2018-09-12 / Local News

Cherry Hill’s Foxman Torah Institute sets up shop in Arizona for 3 weeks

By JAYNE JACOVA FELD Voice staff


The Cherry Hill yeshiva in Arizona included (front, from left), Chayim Glantz, Yitzchok Meyer Frenkel, Yaniv Levi, Mishael Keller and Moshe Schwartzberg; with (rear, from left), Rabbi Yisroel Becker, Rabbi Shimon Max, Dovid Max, Yaakov Horwitz, Stanley Greenblum, Brian Singer, Tzvi Max, Jonny Harris and Aryeh Max. The Cherry Hill yeshiva in Arizona included (front, from left), Chayim Glantz, Yitzchok Meyer Frenkel, Yaniv Levi, Mishael Keller and Moshe Schwartzberg; with (rear, from left), Rabbi Yisroel Becker, Rabbi Shimon Max, Dovid Max, Yaakov Horwitz, Stanley Greenblum, Brian Singer, Tzvi Max, Jonny Harris and Aryeh Max. For three weeks over the summer, Cherry Hill’s Foxman Torah Institute-Mesivta Bais Dovid all but moved operations to Tucson, AZ, where 12 postgraduate students and two rabbis shared their love of Torah with this Southwestern community.

“It shook the town,” said FTI Rosh Yeshiva and Dean Rabbi Shimon Max of the yeshiva’s first major road trip in its 19- year existence. “It was such a great experience for our boys to work with kids and adults who are not as exposed to Torah, but want to be exposed. Our students were in top form and we were very proud of them.”

Max, his students, and Rabbi Chaim Juni, Rosh Mesivta and principal of the high school, arrived in Tucson on June 26 toting suitcases full of kosher meats and cheeses. Rabbi Yisroel Becker of Tucson’s Congregation Chofetz Chayim were eagerly awaiting their arrival. For three weeks, Becker’s shul hosted the Cherry Hill yeshiva and integrated them into the community through “The Connection,” free daily programs designed to engage people of all ages and varying levels of Jewish education in learning. Other sponsors included the city’s Jewish Federation and Jewish Community Center.

With the average temperatures hovering over 100 degrees each day, the weather was ideal for indoor study, Max noted. The students held court at three shiurim daily, with the later evening session often bringing large crowds.

For Becker, who has previously hosted rabbinic students to Tucson over the summer, Connections brought the learning to a whole new level. “It was a very different program where an actual school self transported and became an integral part of our community,” he said. “The spirit of the community was uplifted and respect for learning uplifted.”

Stanley Greenblum, who participated as a post-graduate student, said it exceeded his expectations as well.

“We all went into this thinking we were going there to help them, but we ended up leaving thinking we gained a tremendous amount,” observed Greenblum.

He noted that the multi-faceted program included classes for men only, women only, mixed groups and family-friendly events. Among the most enthusiastic learners were college students and young professors who were on break and able to focus on Torah learning, perhaps for the first time, Greenblum said.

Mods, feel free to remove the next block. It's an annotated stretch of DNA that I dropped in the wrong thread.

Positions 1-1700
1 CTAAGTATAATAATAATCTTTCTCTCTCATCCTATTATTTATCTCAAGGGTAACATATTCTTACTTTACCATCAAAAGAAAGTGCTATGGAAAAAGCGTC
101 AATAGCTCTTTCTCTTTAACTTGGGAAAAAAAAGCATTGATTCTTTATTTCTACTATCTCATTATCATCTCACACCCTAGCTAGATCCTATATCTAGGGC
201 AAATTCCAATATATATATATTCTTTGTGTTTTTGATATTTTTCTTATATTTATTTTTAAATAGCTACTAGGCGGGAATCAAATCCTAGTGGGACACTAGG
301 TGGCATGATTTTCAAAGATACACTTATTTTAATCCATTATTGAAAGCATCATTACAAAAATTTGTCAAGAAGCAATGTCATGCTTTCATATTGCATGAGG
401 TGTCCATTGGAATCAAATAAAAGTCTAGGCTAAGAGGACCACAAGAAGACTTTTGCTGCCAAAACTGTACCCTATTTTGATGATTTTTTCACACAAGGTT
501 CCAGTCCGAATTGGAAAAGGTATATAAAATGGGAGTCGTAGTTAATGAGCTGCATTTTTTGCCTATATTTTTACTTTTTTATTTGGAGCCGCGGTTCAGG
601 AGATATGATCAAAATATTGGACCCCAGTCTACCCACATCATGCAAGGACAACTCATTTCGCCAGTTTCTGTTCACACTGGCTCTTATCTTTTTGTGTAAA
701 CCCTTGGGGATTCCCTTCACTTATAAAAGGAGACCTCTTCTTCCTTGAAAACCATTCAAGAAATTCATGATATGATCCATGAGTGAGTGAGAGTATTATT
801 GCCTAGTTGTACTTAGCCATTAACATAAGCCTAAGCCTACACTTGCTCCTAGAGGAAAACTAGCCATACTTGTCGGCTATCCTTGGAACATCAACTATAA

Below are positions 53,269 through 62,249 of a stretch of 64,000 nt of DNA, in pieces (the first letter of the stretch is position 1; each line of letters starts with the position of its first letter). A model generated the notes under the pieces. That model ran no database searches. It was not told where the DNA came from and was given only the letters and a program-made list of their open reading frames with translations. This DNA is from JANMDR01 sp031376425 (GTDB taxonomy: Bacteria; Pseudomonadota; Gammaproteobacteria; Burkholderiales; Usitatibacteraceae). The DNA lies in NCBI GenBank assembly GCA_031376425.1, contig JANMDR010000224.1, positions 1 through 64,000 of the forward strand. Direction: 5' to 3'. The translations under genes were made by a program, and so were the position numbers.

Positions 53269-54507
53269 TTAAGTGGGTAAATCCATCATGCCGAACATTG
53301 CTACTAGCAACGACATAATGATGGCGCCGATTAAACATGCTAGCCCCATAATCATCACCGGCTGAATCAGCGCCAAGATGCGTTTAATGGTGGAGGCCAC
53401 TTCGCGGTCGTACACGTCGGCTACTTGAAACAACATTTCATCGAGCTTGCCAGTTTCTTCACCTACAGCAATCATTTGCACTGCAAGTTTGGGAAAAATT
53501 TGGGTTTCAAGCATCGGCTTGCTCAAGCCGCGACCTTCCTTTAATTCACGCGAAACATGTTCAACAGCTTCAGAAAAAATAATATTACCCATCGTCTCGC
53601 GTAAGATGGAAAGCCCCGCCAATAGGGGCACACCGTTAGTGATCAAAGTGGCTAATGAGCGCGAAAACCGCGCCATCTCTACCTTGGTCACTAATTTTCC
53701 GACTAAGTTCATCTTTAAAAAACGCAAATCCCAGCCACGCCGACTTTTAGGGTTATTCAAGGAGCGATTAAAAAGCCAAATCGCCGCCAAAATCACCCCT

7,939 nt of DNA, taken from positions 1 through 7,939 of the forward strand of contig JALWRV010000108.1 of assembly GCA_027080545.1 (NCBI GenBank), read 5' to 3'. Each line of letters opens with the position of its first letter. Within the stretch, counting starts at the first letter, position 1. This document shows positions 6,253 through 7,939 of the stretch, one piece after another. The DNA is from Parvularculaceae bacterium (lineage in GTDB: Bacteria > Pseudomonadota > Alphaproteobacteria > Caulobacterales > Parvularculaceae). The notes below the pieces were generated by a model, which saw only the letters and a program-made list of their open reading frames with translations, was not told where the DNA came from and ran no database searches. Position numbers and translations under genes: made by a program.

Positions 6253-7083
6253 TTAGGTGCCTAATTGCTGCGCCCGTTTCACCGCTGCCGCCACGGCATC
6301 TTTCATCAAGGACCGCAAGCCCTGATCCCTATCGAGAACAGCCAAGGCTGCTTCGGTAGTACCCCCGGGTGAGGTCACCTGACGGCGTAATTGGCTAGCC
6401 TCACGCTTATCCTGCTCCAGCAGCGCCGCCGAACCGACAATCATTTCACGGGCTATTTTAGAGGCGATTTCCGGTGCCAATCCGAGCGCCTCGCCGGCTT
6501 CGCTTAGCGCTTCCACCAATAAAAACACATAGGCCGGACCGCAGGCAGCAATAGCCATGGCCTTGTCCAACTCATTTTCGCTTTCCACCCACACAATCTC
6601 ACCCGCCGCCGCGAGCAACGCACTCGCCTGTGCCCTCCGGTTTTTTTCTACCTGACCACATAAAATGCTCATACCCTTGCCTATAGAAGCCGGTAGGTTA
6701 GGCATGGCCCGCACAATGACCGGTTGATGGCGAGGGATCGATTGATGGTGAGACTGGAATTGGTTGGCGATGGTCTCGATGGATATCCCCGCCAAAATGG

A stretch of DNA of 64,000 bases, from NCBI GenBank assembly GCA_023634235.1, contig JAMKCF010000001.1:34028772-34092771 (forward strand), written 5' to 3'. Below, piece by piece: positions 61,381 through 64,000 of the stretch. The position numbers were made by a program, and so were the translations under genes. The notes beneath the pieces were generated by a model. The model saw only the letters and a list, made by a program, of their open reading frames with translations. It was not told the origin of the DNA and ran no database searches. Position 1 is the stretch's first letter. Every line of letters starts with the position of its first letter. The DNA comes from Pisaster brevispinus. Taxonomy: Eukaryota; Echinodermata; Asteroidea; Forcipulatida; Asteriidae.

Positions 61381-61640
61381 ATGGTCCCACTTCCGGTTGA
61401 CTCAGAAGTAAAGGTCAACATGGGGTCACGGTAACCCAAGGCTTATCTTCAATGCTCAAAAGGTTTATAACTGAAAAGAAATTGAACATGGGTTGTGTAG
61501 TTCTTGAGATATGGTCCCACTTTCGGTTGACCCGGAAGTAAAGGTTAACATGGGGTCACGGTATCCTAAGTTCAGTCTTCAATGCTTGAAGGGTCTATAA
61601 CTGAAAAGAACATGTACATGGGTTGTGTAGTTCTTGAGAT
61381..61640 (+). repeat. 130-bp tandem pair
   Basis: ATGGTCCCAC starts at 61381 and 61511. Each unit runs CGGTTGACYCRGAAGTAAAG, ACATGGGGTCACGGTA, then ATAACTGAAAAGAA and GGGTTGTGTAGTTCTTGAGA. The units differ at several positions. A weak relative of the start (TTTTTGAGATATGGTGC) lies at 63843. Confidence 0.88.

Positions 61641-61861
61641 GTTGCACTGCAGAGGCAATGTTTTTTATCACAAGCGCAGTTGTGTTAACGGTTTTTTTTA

“Our group has been together for five or six years and they became part of us,” he said, noting that the connection went beyond studying. The younger guys joined the yeshiva students on hiking and sightseeing excursions to the Grand Canyon and Sedona and even during daily study breaks at the JCC gym and swimming pool.

Rabbi Becker agreed. “What happened here was numerous young people in Tucson became so involved in learning. The students and rabbis worked with them to really get into the excitement of Judaic learning and Talmudic learning in depth.”

FTI and Chofetz Chayim are affiliated with the same Lithuanian-style Orthodox movement. FTI, which serves the greater Philadelphia area, is housed in Cherry Hill, but many of its students are boarders who live with local families.

“It felt like home to us,” FTI’s Rabbi Max said. “Rabbi Becker is a scholar of tremendous dedication, and for our students to see him in his community was unbelievable. Our students were already post-high school graduates and we are hoping many will go out to in their own communities and teach Torah and enrich the lives of countless Jews.”

Rabbi Juni noted that one of the most touching moments for him was when the yeshiva students visited a residential home for seniors, many of whom were Northeast transplants now living in the Southwest.

“It was meaningful and touching how interested and excited people were for the opportunity to learn with the students,” he said. “It was great of our students as well to see the older generation, people in their 80s and 90s.”

Given the name of the program, it should be only natural that strong connections were made. Greenblum has already attended the wedding of one of the guys he studied with in Arizona that happened to take place in New Jersey. He is also going to be engaging in weekly long-distance study sessions with another one of the guys after the High Holidays.

Speaking of the High Holidays, two other FTI students just returned to Arizona to join that community for Rosh Hashanah to help lead services. Other connections in Arizona formed as well, said Becker, including a new program in which children learn about the holidays and then spend an afternoon with the seniors. “Power Talmud” is also a direct result of Connections. Now, following daily prayer service, people stay at the synagogue for a half hour of intense, in-depth, interactive Talmud session.

Becker said he was impressed with the FTI students.

“The enthusiasm of the boys from Cherry Hill, their maturity, ability to interact with people of all ages so well and so successfully. They obviously are getting really, really great training in character development, selflessness, and giving of themselves.” s

Return to top